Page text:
Combating drug abuse by athletes
"If you don’t take it, you don’t make it." — (That was the axiom with track and field athletes, said Ben Johnsons’ doctor, Dr Mario Astaphan, giving evidence at the Canadian government inquiry into drug taking in sport.)
BEN JOHNSON (originally a Jamaican, domiciled in Canada) who won the Olympic 100 metres at the 1988 Games in a world record time, tested positive to anabolic steroid, stanozolol. Johnson also admitted to taking drugs prior to his record-breaking World Championship victory in Rome in 1987. The Rome record stands as rules of the IAAF (International Amateur Athletic Federation) did not allow retrospective removal of records. The rule was amended in 1989.
Of course, the history of drug abuse in sport stretches as far back as the history of sport itself. Greek athletes are known to have used stimulants to improve their performance as early as the third century BC. But Ben Johnson’s case alerted authorities to the seriousness of the problem.
By now the IOC has taken over the overall responsibility of drawing a list of proscribed drugs, accreditation and the annual reaccreditation of testing laboratories, and the updating of drug testing procedures.
At first sight the consensus within sport condemning the use of drugs to enhance performance is firm. Numerous statements to that effect continue to be made from the highest quarters. And, Sebastian Coe, speaking on behalf of the Olympic athletes in 1981 stated that "we consider doping to be the most shameful abuse of the Olympic idea."
Admittedly, few sportsmen would publicly support the sensational assertion made by the American field athlete Harold Connolly that "the overwhelming majority of athletes I know would do anything and take anything short of killing themselves, to improve athletic performance." To some in the sporting community, the notion of "the sporting ideal" is largely a modern-day myth, and that in today’s world professional sport has much more in common with other forms of professional entertainment such as music, acting and dance, and should abide by a different set of ethical values.
The first difficulty is about agreeing upon a list of proscribed drugs. The IOC Medical Commission drew up a list of prohibited drugs and procedures in 1986. The list covers stimulants such as amphetamine, and the more common stimulants, including caffeine, and many cold and hay fever preparations; narcotics, painkillers, including morphine, codeine; anabolic steroids, which increase muscle bulk; beta blockers, designed to relax muscles; diuretics used to flush drugs out or to reduce weight quickly in weight-related events; and finally some hormones which can be used to increase tissue growth. The list also covers banned practices such as blood doping and urine substitution. The inclusion of beta blockers and painkillers has generated a lively controversy.
In general the IOC will, logically enough, only include a new drug on its list when satisfactory testing methods have been developed. Recently it banned EPO (erythroproetin) meant to speed up the body’s production of red blood cells and thus enable athletes to absorb more oxygen, because scientists have developed some ways of identifying it through blood and urine testing — though there is still no unequivocal detection method. And the IOC has embarked on large scale EPO testing for the Sydney Olympics. A similar problem arises with hGH, a growth hormone, which, though detectable, poses the problem for scientists of deciding what level of hGH is "normal".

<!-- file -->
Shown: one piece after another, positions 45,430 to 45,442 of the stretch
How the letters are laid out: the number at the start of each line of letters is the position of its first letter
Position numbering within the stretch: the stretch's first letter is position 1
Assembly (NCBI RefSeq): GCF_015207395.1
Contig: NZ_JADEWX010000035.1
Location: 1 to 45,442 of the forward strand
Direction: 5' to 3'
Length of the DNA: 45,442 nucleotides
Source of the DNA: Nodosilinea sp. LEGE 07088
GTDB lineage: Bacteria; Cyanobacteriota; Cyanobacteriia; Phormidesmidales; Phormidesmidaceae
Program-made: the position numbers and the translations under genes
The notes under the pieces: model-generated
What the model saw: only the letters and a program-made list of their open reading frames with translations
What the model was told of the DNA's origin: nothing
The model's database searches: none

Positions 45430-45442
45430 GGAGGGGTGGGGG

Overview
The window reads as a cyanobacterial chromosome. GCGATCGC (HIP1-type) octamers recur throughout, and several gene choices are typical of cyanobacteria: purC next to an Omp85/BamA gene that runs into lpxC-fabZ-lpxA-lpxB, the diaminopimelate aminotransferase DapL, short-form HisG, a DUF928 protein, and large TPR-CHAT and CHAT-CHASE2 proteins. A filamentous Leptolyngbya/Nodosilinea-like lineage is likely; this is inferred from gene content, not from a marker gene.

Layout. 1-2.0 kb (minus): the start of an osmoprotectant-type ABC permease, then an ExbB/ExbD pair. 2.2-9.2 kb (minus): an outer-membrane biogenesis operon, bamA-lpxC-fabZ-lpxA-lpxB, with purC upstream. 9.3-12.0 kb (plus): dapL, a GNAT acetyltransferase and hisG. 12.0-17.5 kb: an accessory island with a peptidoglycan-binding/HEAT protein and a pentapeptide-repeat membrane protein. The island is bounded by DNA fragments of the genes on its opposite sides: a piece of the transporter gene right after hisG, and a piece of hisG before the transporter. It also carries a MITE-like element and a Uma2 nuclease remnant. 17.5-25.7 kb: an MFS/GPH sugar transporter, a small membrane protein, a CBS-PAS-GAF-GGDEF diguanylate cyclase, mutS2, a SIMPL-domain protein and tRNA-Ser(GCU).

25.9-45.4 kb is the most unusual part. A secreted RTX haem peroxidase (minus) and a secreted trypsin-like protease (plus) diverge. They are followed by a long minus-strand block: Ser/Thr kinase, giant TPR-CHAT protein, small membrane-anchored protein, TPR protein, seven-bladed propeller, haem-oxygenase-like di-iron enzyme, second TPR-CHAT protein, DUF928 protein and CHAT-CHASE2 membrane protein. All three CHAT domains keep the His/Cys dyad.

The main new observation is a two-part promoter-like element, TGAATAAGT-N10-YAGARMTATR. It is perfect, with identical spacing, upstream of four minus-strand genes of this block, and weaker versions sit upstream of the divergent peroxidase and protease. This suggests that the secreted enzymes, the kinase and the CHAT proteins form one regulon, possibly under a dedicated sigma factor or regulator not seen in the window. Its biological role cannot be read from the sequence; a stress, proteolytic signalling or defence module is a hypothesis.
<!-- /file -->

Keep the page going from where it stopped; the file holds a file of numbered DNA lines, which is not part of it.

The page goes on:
Increasingly the IOC list is being seen as the international standard, and sporting bodies world over have largely adopted it.
The adequacy of the IOC list is highly dependent on the outcome of a process of technological competition between the pharmaceutical industry and the research funded by the IOC and some other Sport Federations and Councils. The mismatch in resources is obvious — the research to counter drug abuse in sport not moving fast enough to keep up with pharmaceutical advances.
On top, comes the cost of conducting the tests, at approximately $ 150 per test. Around 50,000 tests are conducted each year throughout the world. For example, the IAAF tests all athletes gaining the first three places in any of its events plus a random selection.
Since 1989 the IAAF council decided to impose random testing on all international athletes, thereby by-passing those countries where random out-of-season testing was not taking place. And the IAAF has been sending out a "flying squad" of drug testers to some countries for testing selected athletes.
Then comes the question of penalties when positive results are found. In many cases the governing bodies have shown lack of will to take exemplary action.
As to the quantum of punishment, the IOC has attempted to link the severity of the penalty to the gravity of the offence — suggesting a distinction between serious drug offences, such as the use of amphetamines, and minor offences, such as the use of ephedrine. For the serious durg abuse the recommended penalty was a two-year ban for the first offence and a life ban for the subsequent offence. For the less serious abuse of drugs the penalty for the first offence a three-month ban, for second offence a two-year ban, and for third offence a life ban. Most sporting bodies have fallen in line with this approach, though a few remain in favour of imposing stricter penalties.
Some people were critical of two-year bans, as it enabled suspended athletes to use the time to train, using drugs, without any chance of being tested, and then return to competition stronger than ever. In response, the IAAF has now made it mandatory that suspended athletes undergo regular testing during the period of suspension.